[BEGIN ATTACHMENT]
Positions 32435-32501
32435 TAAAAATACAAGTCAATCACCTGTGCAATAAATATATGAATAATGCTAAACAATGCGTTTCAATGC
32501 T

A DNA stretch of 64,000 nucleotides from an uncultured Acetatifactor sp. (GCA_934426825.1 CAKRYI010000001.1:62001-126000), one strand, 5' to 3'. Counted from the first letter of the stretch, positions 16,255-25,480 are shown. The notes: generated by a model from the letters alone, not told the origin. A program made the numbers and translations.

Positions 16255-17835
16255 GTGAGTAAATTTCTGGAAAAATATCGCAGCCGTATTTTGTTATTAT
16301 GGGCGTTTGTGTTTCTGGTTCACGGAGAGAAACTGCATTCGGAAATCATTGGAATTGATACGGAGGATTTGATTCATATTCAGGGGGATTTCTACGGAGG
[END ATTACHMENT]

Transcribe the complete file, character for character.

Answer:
Positions 32435-32501
32435 TAAAAATACAAGTCAATCACCTGTGCAATAAATATATGAATAATGCTAAACAATGCGTTTCAATGC
32501 T

A DNA stretch of 64,000 nucleotides from an uncultured Acetatifactor sp. (GCA_934426825.1 CAKRYI010000001.1:62001-126000), one strand, 5' to 3'. Counted from the first letter of the stretch, positions 16,255-25,480 are shown. The notes: generated by a model from the letters alone, not told the origin. A program made the numbers and translations.

Positions 16255-17835
16255 GTGAGTAAATTTCTGGAAAAATATCGCAGCCGTATTTTGTTATTAT
16301 GGGCGTTTGTGTTTCTGGTTCACGGAGAGAAACTGCATTCGGAAATCATTGGAATTGATACGGAGGATTTGATTCATATTCAGGGGGATTTCTACGGAGG